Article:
Rick and Ruth Baime Richards - Page 15

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               Taxpayers may deduct travel expenses incurred while away               
          from home in pursuit of a trade or business.  See sec. 162(a)(2).           
          Traveling expenses are governed by the strict substantiation                
          requirements of section 274(d).  Under section 274(d),                      
          petitioners must substantiate by adequate records or by                     
          sufficient evidence corroborating their own statement:  (1) The             
          amount of the expense; (2) the time of travel; (3) the place of             
          travel; and (4) the business purpose of the expense.  See sec.              
          274(d); sec. 1.274-5T(b)(2), (c)(1), Temporary Income Tax Regs.,            
          50 Fed. Reg. 46014 (Nov. 6, 1985).  If petitioners fail to meet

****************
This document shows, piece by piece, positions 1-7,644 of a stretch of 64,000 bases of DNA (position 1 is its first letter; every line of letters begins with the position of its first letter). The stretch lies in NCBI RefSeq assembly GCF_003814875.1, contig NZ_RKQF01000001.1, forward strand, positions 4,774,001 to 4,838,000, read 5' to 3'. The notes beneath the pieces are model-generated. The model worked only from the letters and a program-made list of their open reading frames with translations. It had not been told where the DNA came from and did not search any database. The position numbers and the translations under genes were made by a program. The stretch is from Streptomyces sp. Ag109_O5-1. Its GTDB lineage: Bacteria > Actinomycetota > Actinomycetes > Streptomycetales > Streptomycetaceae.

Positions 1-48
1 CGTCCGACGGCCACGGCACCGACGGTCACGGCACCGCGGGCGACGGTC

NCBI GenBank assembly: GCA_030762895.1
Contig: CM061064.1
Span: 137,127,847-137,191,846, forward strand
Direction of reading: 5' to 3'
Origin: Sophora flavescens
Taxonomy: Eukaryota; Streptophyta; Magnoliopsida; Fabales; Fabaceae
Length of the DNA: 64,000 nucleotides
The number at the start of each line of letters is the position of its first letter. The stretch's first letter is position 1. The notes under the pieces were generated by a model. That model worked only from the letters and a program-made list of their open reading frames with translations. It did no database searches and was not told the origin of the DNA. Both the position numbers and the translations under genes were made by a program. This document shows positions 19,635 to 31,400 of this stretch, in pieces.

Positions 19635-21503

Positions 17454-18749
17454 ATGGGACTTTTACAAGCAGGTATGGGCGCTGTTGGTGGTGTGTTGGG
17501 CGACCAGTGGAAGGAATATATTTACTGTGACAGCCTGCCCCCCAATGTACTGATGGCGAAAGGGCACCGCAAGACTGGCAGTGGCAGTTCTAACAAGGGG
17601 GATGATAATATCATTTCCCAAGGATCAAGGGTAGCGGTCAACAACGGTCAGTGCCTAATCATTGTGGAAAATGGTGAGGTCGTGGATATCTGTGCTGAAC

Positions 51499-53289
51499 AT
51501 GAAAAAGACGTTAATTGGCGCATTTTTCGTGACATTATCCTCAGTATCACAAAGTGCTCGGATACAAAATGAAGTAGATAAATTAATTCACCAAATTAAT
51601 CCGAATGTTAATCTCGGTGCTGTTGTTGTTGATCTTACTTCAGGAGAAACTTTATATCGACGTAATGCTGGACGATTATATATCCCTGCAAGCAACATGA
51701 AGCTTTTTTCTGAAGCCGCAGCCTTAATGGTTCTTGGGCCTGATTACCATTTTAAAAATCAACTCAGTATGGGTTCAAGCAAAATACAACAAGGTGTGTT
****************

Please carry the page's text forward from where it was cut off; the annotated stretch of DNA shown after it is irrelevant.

the provisions of section 274(d), we cannot employ the principles           
          of Cohan v. Commissioner, 39 F.2d 540 (2d Cir. 1930), to estimate           
          petitioners’ travel expenses.  See Keating v. Commissioner, T.C.            
          Memo. 1995-101; sec. 1.274-5(a), Income Tax Regs.                           
               To substantiate a deduction by means of adequate records, a            
          taxpayer must maintain an account book, diary, log, statement of            
          expense, trip sheets, and/or other documentary evidence which, in           
          combination, are sufficient to establish each element of                    
          expenditure or use.  See sec. 1.274-5T(c)(2)(i), Temporary Income           
          Tax Regs., 50 Fed. Reg. 46017 (Nov. 6, 1985).                               
               Petitioners did not provide any records that would                     
          substantiate when and where they traveled and the business                  
          purpose of each trip.  The receipts that petitioners submitted do           
          not satisfy the provisions of section 274(d).  Petitioners have             

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